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The Saudi Cash Cow

Financing a regime.

Aramco, Saudi Arabia's state-owned oil and gas giant, is one of the most profitable companies in the world. Just how profitable?

The publicly listed firm generated net income of $161.1 billion in 2022.


Aramco's history dates back to the tumultuous period between World War I and World War II.

Aramco traces its beginnings to 1933 when a Concession Agreement was signed between Saudi Arabia and the Standard Oil Company of California (SOCAL). A subsidiary company, the California Arabian Standard Oil Company (CASOC), was created to manage the agreement.

The work began right away. After surveying the Saudi desert for oil, drilling began in 1935. Following years of effort with little to show for it, in 1937 SOCAL executives sought advice from their chief geologist, Max Steineke. Drawing on years of fieldwork, Steineke told them to keep on drilling.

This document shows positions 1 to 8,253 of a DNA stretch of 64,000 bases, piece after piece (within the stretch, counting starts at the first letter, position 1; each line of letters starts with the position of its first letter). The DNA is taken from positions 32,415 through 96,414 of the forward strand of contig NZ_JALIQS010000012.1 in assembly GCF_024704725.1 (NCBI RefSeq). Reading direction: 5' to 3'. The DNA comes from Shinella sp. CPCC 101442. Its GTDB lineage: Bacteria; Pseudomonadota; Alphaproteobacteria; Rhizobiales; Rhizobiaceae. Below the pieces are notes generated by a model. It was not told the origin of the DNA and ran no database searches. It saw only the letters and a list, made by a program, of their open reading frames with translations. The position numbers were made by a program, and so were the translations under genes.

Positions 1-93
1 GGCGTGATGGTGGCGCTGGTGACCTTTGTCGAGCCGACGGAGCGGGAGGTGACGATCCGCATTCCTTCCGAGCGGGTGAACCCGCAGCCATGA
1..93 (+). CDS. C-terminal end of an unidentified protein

Crown Prince Mohammed bin Salman – the guy who has journalists dismembered with electric tools – wants to use Aramco's profits to fund his vision for a new Saudi Arabia. WSJ:

The kingdom is considering selling a stake of as much as $50 billion, people familiar with the potential deal said, an amount that would be the largest offering in the history of capital markets.

Saudi Arabia has long wanted to sell off chunks of the oil giant, part of a strategy crafted by de facto leader Crown Prince Mohammed bin Salman to monetize the country’s massive oil assets and use the proceeds to invest in industries outside of oil.

Let's see if it works.